Ah, yes, it’s that time again.
The start of the school year, you mean? Well, yes, but it’s also the dreaded season of IEP 1 and 504 2 meetings. Nathan has the first, and Sarah Kate has had both (she has a 504 plan at the moment), so I’ve done both in years past – and will again this year. Although we’ve had pretty good luck over the years, I still dread it like the plague. So how do I make it through these meetings?
I take a deep breath and remind myself of a few things:
1. I’m my child’s primary advocate … for now.
I need to speak up and ask for what the kids need, but the older Sarah Kate gets, the more involved she will be in her own 504 plan (and eventually Nathan should have input into his IEP). In the past, I showed up at the school, met with the guidance counselor, her teacher, and anyone else that needed to be there (it has, at various times, included therapists, resource teachers, school nurses, administrators, and others), signed the paperwork, and went home. The past two years, she was not in the meeting, but was given the plan to review and sign.
This year, she was included in the meeting, made suggestions and requests, and signed the plan. Although she spent most of the meeting sitting back and deferring to “the adults in the room,” her input was important, because she’s the only one who knows what it’s like to be her.
2. Although 504 and IEP meetings can feel adversarial, those folks on the other side of the table aren’t the enemy.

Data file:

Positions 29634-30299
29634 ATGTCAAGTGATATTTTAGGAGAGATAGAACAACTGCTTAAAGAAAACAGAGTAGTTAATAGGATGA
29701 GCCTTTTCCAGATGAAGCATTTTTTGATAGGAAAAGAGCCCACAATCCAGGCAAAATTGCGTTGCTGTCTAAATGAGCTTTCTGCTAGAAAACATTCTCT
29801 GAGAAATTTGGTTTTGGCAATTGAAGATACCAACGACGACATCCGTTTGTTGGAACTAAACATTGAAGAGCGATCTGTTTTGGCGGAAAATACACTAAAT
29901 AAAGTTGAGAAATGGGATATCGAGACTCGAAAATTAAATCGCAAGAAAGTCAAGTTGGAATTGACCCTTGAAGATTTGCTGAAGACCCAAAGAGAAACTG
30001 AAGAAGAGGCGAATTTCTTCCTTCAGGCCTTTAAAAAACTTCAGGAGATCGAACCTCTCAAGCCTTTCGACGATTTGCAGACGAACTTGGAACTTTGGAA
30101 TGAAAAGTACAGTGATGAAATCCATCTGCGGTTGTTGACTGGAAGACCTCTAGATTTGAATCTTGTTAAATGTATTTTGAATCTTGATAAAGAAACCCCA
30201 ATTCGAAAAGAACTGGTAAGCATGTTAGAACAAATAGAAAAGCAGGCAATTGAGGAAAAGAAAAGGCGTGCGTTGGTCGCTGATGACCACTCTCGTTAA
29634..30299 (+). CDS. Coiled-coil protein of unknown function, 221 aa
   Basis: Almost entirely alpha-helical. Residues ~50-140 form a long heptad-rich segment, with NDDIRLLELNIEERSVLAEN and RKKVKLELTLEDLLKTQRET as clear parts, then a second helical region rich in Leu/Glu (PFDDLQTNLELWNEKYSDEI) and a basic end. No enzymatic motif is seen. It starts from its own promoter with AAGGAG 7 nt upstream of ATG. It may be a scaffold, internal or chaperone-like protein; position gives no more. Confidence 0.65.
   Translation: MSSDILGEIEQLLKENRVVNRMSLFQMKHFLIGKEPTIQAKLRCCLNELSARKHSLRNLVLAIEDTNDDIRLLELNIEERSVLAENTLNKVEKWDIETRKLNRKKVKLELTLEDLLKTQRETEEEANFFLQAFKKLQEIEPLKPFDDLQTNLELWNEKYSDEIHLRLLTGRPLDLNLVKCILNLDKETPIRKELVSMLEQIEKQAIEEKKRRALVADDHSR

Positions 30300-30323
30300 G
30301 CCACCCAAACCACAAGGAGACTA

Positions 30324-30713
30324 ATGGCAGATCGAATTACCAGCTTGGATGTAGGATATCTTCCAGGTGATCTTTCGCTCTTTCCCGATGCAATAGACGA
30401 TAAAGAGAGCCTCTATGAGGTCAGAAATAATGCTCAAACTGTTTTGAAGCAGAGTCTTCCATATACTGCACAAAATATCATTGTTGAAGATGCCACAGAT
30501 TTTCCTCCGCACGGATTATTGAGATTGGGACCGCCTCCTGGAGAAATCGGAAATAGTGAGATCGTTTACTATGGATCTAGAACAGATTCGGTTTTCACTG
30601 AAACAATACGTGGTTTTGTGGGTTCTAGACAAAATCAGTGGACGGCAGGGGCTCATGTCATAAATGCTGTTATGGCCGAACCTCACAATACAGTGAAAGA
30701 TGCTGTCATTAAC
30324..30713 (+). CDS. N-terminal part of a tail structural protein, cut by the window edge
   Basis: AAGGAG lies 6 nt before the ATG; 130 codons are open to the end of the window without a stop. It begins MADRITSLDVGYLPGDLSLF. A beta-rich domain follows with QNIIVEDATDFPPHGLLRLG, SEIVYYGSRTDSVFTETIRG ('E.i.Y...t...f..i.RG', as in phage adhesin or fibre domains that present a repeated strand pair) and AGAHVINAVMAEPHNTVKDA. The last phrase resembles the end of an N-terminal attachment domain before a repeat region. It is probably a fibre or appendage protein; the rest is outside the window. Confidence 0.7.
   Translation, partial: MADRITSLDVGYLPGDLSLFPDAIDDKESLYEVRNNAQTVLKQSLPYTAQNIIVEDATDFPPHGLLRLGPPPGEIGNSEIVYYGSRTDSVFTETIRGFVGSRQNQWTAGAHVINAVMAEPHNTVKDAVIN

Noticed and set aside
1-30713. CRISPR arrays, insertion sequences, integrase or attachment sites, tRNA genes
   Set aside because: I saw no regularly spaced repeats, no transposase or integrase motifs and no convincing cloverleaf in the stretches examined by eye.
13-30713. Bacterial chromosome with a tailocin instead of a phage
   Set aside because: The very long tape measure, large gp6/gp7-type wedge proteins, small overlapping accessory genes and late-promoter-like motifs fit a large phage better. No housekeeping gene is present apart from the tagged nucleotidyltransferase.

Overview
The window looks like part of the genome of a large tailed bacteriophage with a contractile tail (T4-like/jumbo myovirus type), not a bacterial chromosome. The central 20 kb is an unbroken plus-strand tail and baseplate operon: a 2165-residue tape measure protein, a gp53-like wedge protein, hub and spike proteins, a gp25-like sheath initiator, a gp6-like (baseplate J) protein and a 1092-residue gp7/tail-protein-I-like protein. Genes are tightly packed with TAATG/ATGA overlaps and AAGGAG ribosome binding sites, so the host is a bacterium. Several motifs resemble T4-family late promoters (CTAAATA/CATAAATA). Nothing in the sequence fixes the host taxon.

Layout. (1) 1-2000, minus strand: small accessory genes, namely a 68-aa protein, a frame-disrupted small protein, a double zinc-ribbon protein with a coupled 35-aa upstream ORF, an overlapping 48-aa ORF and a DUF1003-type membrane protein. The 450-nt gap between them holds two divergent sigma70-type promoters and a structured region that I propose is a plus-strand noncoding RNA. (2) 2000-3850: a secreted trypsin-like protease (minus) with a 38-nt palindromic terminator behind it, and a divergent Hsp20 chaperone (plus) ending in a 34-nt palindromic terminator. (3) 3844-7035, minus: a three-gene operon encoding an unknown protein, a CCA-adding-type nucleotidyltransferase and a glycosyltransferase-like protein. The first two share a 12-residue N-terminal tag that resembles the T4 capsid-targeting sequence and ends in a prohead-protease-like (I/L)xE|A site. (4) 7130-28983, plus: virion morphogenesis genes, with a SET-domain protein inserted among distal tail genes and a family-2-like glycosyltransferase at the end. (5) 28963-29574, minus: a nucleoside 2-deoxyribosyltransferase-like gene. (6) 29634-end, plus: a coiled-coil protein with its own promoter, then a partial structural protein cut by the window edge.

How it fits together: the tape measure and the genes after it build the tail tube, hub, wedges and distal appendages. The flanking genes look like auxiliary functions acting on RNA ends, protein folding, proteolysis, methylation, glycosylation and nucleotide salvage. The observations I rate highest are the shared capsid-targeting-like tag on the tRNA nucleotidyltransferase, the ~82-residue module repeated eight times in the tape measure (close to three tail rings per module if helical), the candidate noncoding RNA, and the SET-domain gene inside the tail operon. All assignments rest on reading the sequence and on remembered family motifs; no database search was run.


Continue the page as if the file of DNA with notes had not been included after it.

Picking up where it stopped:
I’ve heard plenty of horror stories, and I’m sure some of you reading have your own battle scars and tales of woe, but in over eight years (including preschool), three different school systems and five different school administrations, we’ve had no major issues. None. In fact, I’d even go a little farther and state that we haven’t had any minor issues, either. We’ve had a misunderstanding here and there, but nothing that wasn’t resolved fairly quickly, and all of the instances I can think of happened at the beginning of the school year before everyone had All The Things figured out.
3. A positive, open attitude goes a long way.
I know some moms who bake cookies to take to their child’s IEP meetings. I think that’s an awesome idea, if you’re the kind of mom who does that kind of thing. I’m not, so I don’t (also, never will you ever see me as room mom and I can count on one hand how many field trips I’ve done in six years). I do, however, make an effort to be friendly with my children’s IEP/504 teams. My mom taught first grade for 28 years and my dad was a high school principal turned assistant superintendent, so I know that teachers (and administrators) are people, too. It’s easy to focus on the things that aren’t going well, but I try to focus on the things that are so that the bumps in the road can be more easily smoothed out when they appear.
4. Everyone has a different perspective – and that’s a good thing.
It’s tempting to think that the school staff is in the wrong or isn’t doing enough because “they don’t understand” what a child’s specific needs are, and in some cases the criticism is deserved. But the school staff have information I’m not privy to as a parent – the flow of the day, the makeup of the class, the quirks of the building, the intricacies of the dismissal procedure, and many other things. Instead of focusing on a specific way I want things to be done, I try to communicate the need.
Now it’s your turn – tell me how you tackle your child’s IEP or 504 meeting!
For information about the similarities and differences between IEP and 504, go here.
1 Individualized Education Program – For more information, go here.
2 Section 504 of the Rehabilitation Act of 1973 (the precursor to the Americans with Disabilities Act) – For more information, go here.